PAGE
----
With the spotlight trained on the China because of the Beijing Olympics, visitors will find a country that still lacks freedom of assembly and where minorities who are repressed. But its residents also have freedoms found in very few authoritarian regimes of the past, The New York Times reported Saturday.
"Some people will tell you, look at the walls, and say they are still pretty high, while others will tell you that there is a lot of space between the walls," Nicholas Bequelin, a China specialist at Human Rights Watch, told the newspaper. "Both things are true."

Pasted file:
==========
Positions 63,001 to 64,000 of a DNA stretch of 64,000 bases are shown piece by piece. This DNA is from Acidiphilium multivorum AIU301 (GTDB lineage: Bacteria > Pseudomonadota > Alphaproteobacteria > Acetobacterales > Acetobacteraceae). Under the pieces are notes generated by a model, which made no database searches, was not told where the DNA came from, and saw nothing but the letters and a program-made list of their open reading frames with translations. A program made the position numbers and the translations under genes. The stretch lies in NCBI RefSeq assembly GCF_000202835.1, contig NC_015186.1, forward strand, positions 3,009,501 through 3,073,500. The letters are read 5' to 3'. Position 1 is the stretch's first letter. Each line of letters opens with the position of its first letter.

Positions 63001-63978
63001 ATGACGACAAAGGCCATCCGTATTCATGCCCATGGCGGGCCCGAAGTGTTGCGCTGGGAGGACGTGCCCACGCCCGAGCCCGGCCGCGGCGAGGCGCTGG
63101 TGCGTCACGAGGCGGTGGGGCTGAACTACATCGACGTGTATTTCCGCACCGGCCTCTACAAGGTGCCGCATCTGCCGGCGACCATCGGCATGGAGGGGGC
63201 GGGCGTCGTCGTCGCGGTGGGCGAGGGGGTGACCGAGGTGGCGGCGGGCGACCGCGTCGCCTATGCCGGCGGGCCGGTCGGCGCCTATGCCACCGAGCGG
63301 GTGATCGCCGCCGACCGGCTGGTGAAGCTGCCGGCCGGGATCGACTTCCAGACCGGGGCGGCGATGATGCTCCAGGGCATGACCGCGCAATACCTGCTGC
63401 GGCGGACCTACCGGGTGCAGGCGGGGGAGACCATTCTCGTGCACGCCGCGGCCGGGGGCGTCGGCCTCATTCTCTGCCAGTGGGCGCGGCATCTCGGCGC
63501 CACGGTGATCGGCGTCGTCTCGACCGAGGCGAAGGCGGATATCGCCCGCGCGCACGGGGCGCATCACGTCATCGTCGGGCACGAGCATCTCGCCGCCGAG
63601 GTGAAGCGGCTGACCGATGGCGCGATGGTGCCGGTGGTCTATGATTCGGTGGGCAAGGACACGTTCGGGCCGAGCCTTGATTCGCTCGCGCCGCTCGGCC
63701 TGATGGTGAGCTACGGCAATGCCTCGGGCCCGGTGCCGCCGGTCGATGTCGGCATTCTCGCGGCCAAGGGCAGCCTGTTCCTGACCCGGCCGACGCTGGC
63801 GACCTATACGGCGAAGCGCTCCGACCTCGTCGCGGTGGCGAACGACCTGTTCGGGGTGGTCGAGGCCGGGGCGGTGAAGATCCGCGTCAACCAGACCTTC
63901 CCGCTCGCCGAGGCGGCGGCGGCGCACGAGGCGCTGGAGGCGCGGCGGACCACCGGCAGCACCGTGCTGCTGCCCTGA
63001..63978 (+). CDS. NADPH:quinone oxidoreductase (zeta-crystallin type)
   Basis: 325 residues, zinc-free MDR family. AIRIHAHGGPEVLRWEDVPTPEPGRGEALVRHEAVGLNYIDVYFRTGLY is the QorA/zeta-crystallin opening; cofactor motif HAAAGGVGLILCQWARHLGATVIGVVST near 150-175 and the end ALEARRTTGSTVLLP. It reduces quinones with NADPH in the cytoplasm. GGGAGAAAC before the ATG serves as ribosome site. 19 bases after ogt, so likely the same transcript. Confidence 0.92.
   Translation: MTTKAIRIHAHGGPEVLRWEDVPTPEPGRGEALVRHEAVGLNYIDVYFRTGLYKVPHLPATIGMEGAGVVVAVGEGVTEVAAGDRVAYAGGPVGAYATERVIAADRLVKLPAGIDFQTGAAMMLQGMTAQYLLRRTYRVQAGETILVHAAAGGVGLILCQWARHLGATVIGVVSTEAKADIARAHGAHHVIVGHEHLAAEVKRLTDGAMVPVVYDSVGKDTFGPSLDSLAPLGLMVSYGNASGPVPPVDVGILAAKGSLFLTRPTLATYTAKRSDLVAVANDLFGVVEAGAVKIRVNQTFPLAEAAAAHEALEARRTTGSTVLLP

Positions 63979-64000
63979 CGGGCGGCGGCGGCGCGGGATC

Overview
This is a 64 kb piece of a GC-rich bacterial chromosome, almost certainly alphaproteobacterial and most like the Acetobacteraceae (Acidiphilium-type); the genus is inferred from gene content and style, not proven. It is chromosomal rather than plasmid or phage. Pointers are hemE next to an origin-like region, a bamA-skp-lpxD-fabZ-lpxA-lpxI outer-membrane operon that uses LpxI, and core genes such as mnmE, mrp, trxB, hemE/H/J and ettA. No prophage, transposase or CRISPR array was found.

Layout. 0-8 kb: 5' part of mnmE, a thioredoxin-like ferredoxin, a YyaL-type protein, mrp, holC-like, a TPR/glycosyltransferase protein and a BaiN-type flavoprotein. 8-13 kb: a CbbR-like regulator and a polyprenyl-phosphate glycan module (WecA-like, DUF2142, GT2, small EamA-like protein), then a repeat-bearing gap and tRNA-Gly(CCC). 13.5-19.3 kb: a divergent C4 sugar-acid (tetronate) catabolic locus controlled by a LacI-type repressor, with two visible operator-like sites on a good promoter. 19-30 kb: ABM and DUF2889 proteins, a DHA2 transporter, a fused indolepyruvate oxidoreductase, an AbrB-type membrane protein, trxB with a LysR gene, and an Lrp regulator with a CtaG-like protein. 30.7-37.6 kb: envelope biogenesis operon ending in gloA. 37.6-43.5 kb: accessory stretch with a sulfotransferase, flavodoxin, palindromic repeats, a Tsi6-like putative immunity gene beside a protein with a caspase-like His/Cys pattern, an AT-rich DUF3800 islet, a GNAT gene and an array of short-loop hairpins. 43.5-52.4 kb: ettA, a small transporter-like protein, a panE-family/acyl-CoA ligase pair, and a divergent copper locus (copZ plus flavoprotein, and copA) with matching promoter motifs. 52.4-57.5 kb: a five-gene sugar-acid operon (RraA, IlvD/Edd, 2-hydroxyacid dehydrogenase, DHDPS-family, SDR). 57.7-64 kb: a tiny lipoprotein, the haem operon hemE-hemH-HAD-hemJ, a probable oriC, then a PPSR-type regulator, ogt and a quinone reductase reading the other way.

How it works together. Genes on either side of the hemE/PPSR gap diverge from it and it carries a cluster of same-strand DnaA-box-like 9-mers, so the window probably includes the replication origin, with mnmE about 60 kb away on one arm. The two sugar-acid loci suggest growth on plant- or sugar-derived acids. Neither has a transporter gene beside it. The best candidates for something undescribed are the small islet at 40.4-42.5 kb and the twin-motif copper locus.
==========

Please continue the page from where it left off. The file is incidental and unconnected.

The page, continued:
China watchers say residents are no more free to challenge the state with political dissent than they were in the 1980s, and in some cases, are even less free. But, they say, China is also becoming a more diverse country, which is producing anomalies in its political life.
A more dynamic economy is demanding a more dynamic society, the newspaper said, because wealth is giving the Chinese people more social options.